In rightly hearing Jesus in our text today, this parable is about the forgiveness of sins. It is about the Jesus dying for sins of the world. It is Jesus dying for you. Just as in the parable with the 3rd servant, it is the Old man of the flesh who buries this gift of forgiveness and instead turns everything into a means to justify himself, and yet Jesus freely distributes and multiplies His forgiveness in ways that don’t even make mathematical sense. Jesus didn’t come into the world to condemn the world, but that the world through Him might be saved (John 3:17) Jesus freely gives Himself, His body and blood in Holy Communion, His word of forgiveness is given in Holy Absolution and His Word of gospel preached and spoken, and in Holy Baptism where He washes the sinner clean as far as the east is from the west.
Jesus has given His Word and His sacraments for His church to freely distribute His Gospel of the forgiveness of sins to whole world, to every nation and people. Jesus invests Himself and brings forth abundant return. While the Old Man of the flesh seeks to bury this gift and even reject it, Jesus is freely forgiving the weak and wounded, sick and needy, the failure, the prostitute, the crook, and the murderer, as this is what He does and what He gives you. He is forgiving and making you holy with His gifts and generously giving His gift of forgiveness, as we hear and confess in the Large Catechism.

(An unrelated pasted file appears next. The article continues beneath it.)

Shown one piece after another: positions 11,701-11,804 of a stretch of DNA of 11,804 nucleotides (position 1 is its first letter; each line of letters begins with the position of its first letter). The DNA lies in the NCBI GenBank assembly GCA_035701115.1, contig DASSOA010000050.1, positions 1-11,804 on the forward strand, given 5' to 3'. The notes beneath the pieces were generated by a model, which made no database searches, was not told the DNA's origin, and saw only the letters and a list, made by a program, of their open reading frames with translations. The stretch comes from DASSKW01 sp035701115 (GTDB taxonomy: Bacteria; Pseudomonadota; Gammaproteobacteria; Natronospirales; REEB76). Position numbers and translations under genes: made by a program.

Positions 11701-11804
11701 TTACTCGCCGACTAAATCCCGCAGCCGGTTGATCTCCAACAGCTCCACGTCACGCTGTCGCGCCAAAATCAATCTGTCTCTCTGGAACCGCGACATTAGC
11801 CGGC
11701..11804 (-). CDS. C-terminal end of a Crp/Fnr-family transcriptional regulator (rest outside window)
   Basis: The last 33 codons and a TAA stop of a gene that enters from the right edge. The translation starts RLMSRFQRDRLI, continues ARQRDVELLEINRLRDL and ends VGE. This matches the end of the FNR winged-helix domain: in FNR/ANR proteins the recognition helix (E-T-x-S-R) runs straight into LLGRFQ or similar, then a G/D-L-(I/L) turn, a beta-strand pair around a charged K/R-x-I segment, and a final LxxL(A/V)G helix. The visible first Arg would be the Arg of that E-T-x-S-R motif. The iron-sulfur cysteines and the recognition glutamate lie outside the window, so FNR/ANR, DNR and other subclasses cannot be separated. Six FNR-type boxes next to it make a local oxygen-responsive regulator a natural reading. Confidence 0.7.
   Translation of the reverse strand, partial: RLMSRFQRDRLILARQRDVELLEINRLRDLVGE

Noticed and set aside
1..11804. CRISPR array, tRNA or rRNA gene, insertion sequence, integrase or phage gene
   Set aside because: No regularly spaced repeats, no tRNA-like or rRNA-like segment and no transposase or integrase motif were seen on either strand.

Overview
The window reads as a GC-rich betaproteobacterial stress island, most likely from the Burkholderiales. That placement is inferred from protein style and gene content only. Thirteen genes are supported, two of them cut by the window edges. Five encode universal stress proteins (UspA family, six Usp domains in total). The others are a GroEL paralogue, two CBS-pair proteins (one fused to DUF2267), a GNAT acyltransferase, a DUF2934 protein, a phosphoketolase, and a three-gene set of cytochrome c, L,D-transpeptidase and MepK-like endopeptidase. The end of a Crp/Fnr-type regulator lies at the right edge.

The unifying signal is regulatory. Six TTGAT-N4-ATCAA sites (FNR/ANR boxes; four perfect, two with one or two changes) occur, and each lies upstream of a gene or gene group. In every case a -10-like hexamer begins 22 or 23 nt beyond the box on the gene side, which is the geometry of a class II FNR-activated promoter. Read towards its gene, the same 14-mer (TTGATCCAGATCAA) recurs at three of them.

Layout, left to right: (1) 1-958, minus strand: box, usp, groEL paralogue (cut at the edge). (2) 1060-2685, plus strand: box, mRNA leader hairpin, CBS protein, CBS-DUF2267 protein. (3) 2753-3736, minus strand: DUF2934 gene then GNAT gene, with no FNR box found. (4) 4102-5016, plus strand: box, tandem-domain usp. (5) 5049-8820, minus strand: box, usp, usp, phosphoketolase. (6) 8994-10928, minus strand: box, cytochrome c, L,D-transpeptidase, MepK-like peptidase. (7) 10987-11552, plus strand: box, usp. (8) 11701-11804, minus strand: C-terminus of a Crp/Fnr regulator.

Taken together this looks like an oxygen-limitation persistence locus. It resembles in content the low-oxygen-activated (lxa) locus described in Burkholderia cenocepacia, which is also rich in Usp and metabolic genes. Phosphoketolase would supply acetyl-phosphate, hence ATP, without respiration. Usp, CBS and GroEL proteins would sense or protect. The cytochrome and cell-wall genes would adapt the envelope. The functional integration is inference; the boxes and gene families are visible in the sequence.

Everything in the Christian Church is ordered toward this goal: we shall daily receive in the Church nothing but the forgiveness of sins through the Word and signs, to comfort and encourage our consciences as long as we live here. So even though we have sins, the grace of the Holy Spirit does not allow them to harm us. We are in the Christian Church, where there is nothing but continuous, uninterrupted forgiveness of sin. This is because God forgives us and because we forgive, bear with, and help one another.
But outside the Christian Church, where the Gospel is not found, there is no forgiveness, as also there can be no holiness.
In the Name of Jesus,